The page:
Type: 360º Video Installation
ARCTIC LiDAR is an immersive 360° Video Installation exploring the quickly expanding logistic landscape of the Arctic coast. This work was developed in collaboration with STRELKA Institute for Media, Architecture and Design in Moscow, and was previously exhibited at the Smithsonian’s National Museum of American History during the 2019 ACCelerate Festival.
Logistics can be defined as the detailed coordination of the complex space constituted by infrastructures, information, goods and people that makes the production and circulation of stuff possible. Stretching across nation-state borders, redefining territoriality through the cartographic space of global supply chains and constructing an operational state of unencumbered continuous movement of goods, the space of logistics is dramatically transforming the world we inhabit.
Part documentary, part projective narrative, the video presented in this installation articulates projective scenarios for the expanding logistic space of global commerce along the coast of the Arctic. Using 3d LiDAR scanning, this project captures the primary nodes of this far reaching infrastructure, ranging from Dry Ports to Ice Breakers and Rail Terminals, and re-assembles them in a composite, speculative landscape.
LiDAR, an acronym for Light Detection and Ranging, is a remote sensing technology that uses light pulses to measure and three dimensionally map vast territories with ever-increasing precision. A sensor emitting pulses of infrared light, millions of times per second, constructs point-clouds as a representation of the environment being surveyed: a spatial database so detailed that can be used to detect and interact with surrounding objects: across the territory of the Arctic, it is used to establish politics, protocols and economies of autonomous distribution.
It is through the lens of the apparatus of machinic vision and its network of activations that we can begin to see the traces of this emerging urbanism of logistics across the territory.
Using a Virtual Reality headset, the viewers are transported in the automated landscape of logistics, where driverless trucks, robotic cranes and remote-sensing drones operate through the dense point cloud. Immersed in a 360° video moving across this speculative landscape, this operative mode of vision is slowly contaminated by atmospheric elements foreign to the machinic eye, prompting the viewer to develop an intimate engagement with the material.
The viewers are caught in an ambiguous territory where a bodily experience of this harsh landscape and its extreme climate re-asserts its presence in an otherwise human-less environment. And yet, their point of view is constrained to the rigid linear movement of what appear to be indifferent machines, reinforcing the agency of the automated infrastructure upon the construction of this territory.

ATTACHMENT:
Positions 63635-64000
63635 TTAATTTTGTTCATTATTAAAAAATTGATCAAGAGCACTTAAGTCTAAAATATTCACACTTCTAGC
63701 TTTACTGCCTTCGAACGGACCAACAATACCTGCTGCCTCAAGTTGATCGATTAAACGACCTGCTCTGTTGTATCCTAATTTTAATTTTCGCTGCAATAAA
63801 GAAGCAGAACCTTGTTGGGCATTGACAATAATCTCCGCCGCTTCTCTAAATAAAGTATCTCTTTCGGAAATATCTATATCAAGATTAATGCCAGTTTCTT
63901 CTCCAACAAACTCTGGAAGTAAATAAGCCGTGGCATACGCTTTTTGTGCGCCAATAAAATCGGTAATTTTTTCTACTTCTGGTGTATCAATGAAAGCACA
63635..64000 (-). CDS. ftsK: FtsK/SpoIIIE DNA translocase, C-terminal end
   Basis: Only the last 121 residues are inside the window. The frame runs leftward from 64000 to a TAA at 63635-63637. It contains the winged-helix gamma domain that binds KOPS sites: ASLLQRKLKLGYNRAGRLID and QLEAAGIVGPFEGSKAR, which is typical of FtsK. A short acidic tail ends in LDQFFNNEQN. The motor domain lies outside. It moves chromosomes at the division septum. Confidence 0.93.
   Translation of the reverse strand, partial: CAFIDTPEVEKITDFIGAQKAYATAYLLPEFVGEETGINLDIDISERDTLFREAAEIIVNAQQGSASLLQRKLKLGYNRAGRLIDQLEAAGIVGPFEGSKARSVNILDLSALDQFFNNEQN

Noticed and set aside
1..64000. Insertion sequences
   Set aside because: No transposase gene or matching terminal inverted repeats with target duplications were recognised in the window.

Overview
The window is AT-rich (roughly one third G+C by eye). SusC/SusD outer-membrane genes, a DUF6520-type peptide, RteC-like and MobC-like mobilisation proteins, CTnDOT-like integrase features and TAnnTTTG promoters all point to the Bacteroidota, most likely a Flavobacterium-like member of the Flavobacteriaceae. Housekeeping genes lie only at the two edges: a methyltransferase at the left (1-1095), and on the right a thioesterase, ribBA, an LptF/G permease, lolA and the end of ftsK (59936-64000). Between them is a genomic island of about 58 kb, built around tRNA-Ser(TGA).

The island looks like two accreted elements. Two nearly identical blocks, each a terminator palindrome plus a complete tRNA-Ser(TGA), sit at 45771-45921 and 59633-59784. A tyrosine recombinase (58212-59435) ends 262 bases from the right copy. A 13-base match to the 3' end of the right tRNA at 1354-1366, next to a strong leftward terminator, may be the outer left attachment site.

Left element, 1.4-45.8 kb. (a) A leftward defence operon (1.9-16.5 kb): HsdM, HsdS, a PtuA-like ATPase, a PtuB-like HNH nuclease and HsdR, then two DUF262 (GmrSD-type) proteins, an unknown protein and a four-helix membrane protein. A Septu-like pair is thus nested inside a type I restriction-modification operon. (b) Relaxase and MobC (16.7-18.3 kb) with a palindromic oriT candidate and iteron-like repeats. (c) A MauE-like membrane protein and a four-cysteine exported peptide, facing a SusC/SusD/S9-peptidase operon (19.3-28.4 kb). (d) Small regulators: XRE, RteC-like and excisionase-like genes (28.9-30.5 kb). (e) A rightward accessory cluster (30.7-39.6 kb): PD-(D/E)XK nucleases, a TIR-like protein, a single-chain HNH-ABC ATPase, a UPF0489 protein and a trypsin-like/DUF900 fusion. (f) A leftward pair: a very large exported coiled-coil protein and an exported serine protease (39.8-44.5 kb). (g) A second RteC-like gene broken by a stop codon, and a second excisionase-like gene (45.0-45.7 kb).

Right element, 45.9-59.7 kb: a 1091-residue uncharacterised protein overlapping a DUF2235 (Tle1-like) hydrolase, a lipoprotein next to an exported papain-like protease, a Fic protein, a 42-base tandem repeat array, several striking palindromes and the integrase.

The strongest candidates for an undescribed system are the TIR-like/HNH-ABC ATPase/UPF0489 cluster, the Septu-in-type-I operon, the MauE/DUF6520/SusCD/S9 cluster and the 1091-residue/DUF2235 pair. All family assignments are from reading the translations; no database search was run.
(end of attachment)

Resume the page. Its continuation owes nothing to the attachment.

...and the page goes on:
Similarly, the physical space of the installation engages with the three dimensional database of LiDAR vision by sampling a series of spatial elements surveyed on these sites to construct a space of engagement across multiple mediated realities. The digital trace of the surfaces of cargo containers, one of the artifacts that most dramatically transformed this network of logistics, gantry cranes, ice-breaker navigation control panels and train wagons are translated into relief panels to extend and confront the content presented through the VR headset.
Rather than focusing on the re-production of accurate digital copies, these artifacts attempt to highlight the tension between their material surfaces and the machinic vision that surveyed them by juxtaposing their true ‘RGB’, Red, Green and Blue color information, with the ‘XYZ’ data, a so-called ‘normal map’ visualizing the directionality of each of the points surveyed. Each panel is CNC milled out of high density foam and is then printed with this edited texture layer.
Arctic LiDAR was made possible by the generous support of Syracuse University School of Architecture. The 3d surveyed material has been collected during an expedition through the Arctic led by Liam Young as part of the ‘New Normal’ program of STRELKA Institute for Media, Architecture and Design in 2017. Many thanks to Leica Geosystems, who generously donated the use of their equipment for the digital survey of those sites.
Project Lead: Daniele Profeta
with the help of Zexi Tang, Erick Sanchez, Hannah Rachel Michaelson, Michael Giannattasio and John Bryant.
Graphic Design by Common Name.